Federer applied pressure from the first ball in the opening set. Sandgren erased a pair of break points in his first service game, then fought back from 0/40 two games later. But Federer kept knocking on the door and it opened at 3-2, with the six-time champion securing a break after Sandgren sent a backhand long. He maintained his slight advantage and cracked a first serve on set point to take the early lead.

The Swiss has been prone to streaks of unforced errors this fortnight and endured another spell of them early in the second set. With Sandgren using his outstanding speed to make Federer play one more ball, the 28-year-old tracked down a deep forehand on break point at 1-0 and floated up a high lob, drawing a smash error from Federer to grab his first break of the day.

Federer struggled to find the range on his shots, hitting 15 unforced errors throughout the second set. Serving at 2-5, the third seed's backhand hit the top of the tape on set point and allowed Sandgren to level the match.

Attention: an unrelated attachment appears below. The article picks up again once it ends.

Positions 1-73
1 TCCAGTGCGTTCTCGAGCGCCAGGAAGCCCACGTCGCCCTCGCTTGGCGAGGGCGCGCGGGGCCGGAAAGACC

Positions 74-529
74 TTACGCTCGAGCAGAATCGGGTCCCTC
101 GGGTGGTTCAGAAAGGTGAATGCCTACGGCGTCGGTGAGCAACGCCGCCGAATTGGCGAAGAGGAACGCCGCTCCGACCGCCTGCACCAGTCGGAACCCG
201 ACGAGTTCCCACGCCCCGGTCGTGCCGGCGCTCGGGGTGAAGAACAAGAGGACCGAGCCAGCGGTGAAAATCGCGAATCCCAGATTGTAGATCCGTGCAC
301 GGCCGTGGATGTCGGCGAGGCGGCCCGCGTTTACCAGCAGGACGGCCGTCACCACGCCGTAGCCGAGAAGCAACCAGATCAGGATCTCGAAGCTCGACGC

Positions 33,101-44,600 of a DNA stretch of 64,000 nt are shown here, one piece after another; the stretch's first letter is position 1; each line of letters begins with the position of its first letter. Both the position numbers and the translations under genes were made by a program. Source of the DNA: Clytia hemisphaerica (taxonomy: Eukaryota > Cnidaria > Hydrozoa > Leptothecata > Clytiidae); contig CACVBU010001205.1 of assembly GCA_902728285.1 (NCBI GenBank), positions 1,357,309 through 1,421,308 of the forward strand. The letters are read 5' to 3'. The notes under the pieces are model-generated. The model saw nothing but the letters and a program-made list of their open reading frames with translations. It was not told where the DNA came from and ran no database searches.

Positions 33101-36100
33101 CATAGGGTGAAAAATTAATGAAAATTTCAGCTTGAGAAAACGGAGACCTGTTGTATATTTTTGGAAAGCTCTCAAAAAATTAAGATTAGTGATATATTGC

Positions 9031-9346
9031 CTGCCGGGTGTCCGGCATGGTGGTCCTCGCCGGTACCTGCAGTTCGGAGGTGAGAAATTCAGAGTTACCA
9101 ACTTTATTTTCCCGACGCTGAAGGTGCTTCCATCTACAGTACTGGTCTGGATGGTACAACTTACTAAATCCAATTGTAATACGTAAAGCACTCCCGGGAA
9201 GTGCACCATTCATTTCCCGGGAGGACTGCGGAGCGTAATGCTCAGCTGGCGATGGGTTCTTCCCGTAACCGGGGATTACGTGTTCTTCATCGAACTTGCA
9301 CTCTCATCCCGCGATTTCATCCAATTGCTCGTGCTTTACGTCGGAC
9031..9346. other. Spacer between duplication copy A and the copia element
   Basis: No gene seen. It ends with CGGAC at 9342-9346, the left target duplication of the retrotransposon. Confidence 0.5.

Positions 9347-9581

The unseeded American scored another break against the Swiss to lead 2-0 in the third set, causing the crowd inside Rod Laver Arena to gasp in unison. With the prospect of a maiden Grand Slam semi-final becoming more realistic, Sandgren blocked out any signs of nerves and remained calm.

Facing triple break point at 2-0, he unleashed a series of booming serves and eventually held. Sandgren continued to increase his first-serve percentage, beefing it up from 46 per cent in the first set to 70 per cent in the third set.

Federer left the court for a medical timeout at 0-3, but it didn't change Sandgren's dominance on serve. Most of his aces came in the Ad court, but he also consistently pushed the Swiss out wide to his forehand in the Deuce court, setting up one-two punches to keep points short.